How to Navigate Formation, Incorporation, Equity Allocation, and More

How to Navigate Formation, Incorporation, Equity Allocation, and More

KO partner John Gaddis and attorney Samantha Pjesky recently co-hosted a webinar with Ascent CFO Solutions’ founder and CEO Dan DeGolier on navigating incorporation, formation, equity allocation, and more. If you’re looking for a toolkit to set up a new business or if you’re preparing an existing entity for your first financing, engaging counsel for the first time, or just getting your company organized, check out the recap and access the full video recording below for practical legal and business tips and best practices from advisors who have guided countless founders and entrepreneurs.

Key takeaways include: 

  • Important considerations for founders before incorporating
  • Advantages and disadvantages of various types of business entities
  • High-level best practices for cap table management, vesting, and equity allocation

What are the key considerations for setting up a new business and ensuring its success?

Before incorporating, it’s crucial to organize your team. This includes defining roles and responsibilities, time and financial commitments, and performance expectations. For multiple founders, discuss and agree on who will hold key positions such as CEO, CFO, and CTO and what those roles and responsibilities include.

In addition to getting your dream team of founders in place and aligned, consider leaning on experienced external advisors, to provide guidance on cap table management, doing your accounting correctly from the beginning, having an accurate cash flow forecast, and more.

What considerations should founders keep in mind when transitioning from an old employer to a new company?

Founders should review any existing contractual obligations, such as non-compete and non-disclosure agreements, to avoid potential legal issues. When leaving a previous employer, it’s advisable to maintain a positive relationship and be mindful of messaging about the transition.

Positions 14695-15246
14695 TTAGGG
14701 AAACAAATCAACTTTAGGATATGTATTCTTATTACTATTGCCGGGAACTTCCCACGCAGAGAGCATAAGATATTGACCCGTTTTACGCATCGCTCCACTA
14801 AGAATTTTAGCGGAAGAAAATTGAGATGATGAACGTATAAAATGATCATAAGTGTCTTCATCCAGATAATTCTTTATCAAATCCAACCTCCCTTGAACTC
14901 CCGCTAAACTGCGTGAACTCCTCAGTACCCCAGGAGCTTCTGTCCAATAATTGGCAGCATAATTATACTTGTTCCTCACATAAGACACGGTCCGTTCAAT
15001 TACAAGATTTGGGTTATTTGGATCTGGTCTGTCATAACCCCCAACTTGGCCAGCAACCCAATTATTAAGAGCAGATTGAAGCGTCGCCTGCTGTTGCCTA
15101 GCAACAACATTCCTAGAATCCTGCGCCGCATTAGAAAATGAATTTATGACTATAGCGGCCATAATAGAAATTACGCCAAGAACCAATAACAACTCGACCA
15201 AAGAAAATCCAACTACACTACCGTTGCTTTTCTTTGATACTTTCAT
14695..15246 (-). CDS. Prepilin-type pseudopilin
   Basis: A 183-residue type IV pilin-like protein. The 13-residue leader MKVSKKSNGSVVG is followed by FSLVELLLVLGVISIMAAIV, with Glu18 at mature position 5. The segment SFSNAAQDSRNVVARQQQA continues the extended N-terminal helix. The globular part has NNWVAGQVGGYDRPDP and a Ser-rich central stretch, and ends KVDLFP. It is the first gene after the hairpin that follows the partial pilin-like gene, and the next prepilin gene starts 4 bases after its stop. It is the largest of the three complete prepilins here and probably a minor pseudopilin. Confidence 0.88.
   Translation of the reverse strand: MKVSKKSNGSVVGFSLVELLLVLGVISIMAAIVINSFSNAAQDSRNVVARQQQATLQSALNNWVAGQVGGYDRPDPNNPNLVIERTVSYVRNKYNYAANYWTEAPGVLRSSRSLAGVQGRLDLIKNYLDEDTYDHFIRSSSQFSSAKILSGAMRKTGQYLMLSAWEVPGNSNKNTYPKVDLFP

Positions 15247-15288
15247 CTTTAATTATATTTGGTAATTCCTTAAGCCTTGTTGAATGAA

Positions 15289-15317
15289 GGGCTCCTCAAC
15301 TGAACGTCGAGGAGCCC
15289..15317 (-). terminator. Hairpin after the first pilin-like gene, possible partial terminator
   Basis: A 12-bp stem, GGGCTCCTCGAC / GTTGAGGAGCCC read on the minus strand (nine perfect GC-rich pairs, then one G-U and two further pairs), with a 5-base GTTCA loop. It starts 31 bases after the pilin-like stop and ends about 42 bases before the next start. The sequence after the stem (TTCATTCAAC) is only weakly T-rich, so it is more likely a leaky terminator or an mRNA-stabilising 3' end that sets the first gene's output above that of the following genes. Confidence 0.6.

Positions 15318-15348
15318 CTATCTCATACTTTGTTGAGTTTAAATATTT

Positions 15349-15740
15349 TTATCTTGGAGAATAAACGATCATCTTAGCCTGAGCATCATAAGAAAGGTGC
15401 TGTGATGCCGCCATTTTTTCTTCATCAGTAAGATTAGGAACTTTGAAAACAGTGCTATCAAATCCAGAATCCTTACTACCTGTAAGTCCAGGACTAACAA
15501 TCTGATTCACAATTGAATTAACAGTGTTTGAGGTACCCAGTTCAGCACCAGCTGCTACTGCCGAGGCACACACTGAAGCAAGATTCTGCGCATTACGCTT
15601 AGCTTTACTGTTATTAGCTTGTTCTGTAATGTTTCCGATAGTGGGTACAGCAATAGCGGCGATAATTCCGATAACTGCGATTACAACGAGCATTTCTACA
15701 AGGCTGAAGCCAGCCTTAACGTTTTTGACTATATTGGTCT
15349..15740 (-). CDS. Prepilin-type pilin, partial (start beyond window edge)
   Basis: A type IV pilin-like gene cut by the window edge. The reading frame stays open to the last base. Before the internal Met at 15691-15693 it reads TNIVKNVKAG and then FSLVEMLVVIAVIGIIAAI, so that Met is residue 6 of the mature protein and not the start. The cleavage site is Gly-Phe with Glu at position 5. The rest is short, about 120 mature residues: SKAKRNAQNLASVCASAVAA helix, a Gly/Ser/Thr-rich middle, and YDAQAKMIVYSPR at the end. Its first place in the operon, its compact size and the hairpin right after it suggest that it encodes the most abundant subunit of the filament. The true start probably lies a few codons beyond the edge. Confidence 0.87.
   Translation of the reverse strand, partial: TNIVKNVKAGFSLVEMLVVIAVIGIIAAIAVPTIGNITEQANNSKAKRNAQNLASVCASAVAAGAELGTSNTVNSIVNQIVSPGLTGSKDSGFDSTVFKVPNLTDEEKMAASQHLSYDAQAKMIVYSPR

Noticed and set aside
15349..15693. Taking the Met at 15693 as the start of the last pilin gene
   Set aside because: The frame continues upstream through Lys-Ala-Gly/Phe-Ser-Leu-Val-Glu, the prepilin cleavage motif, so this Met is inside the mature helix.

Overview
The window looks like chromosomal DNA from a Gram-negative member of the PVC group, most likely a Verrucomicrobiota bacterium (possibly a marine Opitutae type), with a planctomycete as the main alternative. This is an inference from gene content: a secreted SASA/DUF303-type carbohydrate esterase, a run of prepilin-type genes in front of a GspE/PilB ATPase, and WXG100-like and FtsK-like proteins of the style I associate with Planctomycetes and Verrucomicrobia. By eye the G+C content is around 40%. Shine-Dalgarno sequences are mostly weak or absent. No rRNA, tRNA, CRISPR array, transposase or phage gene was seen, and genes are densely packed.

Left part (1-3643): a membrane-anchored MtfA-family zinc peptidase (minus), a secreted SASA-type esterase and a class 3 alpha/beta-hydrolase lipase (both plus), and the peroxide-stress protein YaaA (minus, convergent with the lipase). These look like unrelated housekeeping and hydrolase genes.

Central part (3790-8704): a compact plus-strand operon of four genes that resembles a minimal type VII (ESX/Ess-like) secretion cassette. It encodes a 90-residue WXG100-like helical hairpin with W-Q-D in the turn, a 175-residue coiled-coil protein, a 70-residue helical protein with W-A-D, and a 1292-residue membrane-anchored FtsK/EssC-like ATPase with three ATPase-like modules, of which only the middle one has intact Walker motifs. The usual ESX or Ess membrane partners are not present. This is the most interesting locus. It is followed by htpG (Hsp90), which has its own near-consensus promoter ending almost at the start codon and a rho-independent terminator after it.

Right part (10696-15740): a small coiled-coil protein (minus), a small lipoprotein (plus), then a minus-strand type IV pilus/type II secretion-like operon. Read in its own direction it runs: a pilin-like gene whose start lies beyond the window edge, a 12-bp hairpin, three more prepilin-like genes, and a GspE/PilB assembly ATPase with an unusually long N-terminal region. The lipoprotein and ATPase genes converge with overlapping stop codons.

How should the company handle equity allocation?

Once everyone is on the same page regarding expected contributions, make equity contingent on performance and strongly consider making stock subject to vesting/forfeiture if applicable.

For more info on how to handle someone who isn’t performing, 50/50 ownership, time-based and milestone-based vesting, and more, check out the video below. It’s important to consult with tax advisors and ensure all equity-related agreements are properly documented.

Why is it important to choose the right form of entity for your business?

The choice of entity can impact liability protection, tax treatment, and operational flexibility. Consider factors such as asset protection, transferability of ownership, and ease of raising capital when choosing the right form of entity for your business.

What are the options for setting up an entity, and how should founders choose?

The most common options are S corporations, C corporations, and LLCs. The video below discusses various advantages and disadvantages of types of entities, including long-term implications like taxation, future fundraising plans, and other factors to consider before choosing. For any type of entity, it’s important to have good documentation and corporate governance in place to limit your risk.

Can you convert your entity or tax classification down the road?

It’s possible to convert your entity or tax classification as your business evolves. However, the process can be complex and may depend on various factors such as the state of incorporation, ownership structure, and fundraising history. Proactively considering these factors can help save time and money in the future.

In summary, founders should be thoughtful about the equity split, establish clear vesting schedules, seek guidance from legal and financial advisors, and choose the right entity type based on their company’s legal needs and long-term considerations.

Tune in to the full webinar video recording below:

John Gaddis is a corporate partner at KO Law whose practice focuses on corporate and business transactions and general corporate and business law, including company formations, mergers and acquisitions, debt and equity financings, public offerings, strategic alliances, and general corporate representation. Reach John at [email protected].

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